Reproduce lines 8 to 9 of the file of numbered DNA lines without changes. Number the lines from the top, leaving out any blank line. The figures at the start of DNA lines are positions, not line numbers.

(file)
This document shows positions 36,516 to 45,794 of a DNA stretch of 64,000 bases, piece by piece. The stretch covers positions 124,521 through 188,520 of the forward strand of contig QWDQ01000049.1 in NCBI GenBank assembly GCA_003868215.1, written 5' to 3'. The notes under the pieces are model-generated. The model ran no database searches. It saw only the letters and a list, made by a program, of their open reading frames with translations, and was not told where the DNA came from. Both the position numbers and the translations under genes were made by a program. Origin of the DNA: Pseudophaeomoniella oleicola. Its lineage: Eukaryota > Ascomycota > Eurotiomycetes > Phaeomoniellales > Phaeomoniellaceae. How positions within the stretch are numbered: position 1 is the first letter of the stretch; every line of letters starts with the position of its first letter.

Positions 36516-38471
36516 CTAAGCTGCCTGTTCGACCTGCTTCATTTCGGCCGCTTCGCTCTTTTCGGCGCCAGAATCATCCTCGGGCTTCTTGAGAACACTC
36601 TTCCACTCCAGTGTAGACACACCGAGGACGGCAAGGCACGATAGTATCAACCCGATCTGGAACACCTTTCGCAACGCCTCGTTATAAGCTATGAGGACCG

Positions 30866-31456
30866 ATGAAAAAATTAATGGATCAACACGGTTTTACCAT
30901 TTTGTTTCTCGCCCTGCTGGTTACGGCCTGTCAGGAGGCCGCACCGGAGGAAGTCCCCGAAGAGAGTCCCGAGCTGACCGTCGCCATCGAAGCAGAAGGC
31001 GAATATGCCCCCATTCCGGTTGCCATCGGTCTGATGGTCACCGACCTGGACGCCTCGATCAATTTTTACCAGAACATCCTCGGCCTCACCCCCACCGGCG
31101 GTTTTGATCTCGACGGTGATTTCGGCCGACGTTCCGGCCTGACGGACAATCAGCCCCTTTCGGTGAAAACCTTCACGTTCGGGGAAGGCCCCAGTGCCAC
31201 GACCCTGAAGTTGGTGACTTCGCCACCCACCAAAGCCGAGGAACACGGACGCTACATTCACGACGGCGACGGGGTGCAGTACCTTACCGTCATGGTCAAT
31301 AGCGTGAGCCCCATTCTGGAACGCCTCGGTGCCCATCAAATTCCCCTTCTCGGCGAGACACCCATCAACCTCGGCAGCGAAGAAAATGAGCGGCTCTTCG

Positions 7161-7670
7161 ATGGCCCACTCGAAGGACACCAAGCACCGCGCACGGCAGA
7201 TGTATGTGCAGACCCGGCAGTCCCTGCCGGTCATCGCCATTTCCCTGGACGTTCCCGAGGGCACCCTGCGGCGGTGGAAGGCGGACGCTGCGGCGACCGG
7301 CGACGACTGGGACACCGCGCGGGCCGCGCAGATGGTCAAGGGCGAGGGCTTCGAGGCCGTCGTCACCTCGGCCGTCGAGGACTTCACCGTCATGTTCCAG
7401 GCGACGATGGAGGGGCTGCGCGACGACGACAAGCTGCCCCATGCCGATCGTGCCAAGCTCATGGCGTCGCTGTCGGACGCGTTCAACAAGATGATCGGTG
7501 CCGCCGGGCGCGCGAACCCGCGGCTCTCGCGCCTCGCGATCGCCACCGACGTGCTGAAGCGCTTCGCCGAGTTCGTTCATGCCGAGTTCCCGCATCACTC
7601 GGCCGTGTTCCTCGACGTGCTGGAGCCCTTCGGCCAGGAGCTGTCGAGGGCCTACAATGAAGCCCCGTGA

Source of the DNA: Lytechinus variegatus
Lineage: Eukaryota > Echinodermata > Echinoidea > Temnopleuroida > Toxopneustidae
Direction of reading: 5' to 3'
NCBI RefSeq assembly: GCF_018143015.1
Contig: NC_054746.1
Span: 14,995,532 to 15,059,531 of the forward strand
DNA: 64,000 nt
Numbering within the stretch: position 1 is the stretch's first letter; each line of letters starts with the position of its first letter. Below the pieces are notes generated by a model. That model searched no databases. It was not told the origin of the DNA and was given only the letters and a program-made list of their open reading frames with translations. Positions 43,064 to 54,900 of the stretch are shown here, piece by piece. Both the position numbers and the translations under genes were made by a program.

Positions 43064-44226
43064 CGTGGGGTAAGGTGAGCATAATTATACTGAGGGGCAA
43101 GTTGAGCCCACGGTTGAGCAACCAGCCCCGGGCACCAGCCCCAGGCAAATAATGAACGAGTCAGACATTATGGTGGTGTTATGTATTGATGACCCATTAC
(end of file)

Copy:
31001 GAATATGCCCCCATTCCGGTTGCCATCGGTCTGATGGTCACCGACCTGGACGCCTCGATCAATTTTTACCAGAACATCCTCGGCCTCACCCCCACCGGCG
31101 GTTTTGATCTCGACGGTGATTTCGGCCGACGTTCCGGCCTGACGGACAATCAGCCCCTTTCGGTGAAAACCTTCACGTTCGGGGAAGGCCCCAGTGCCAC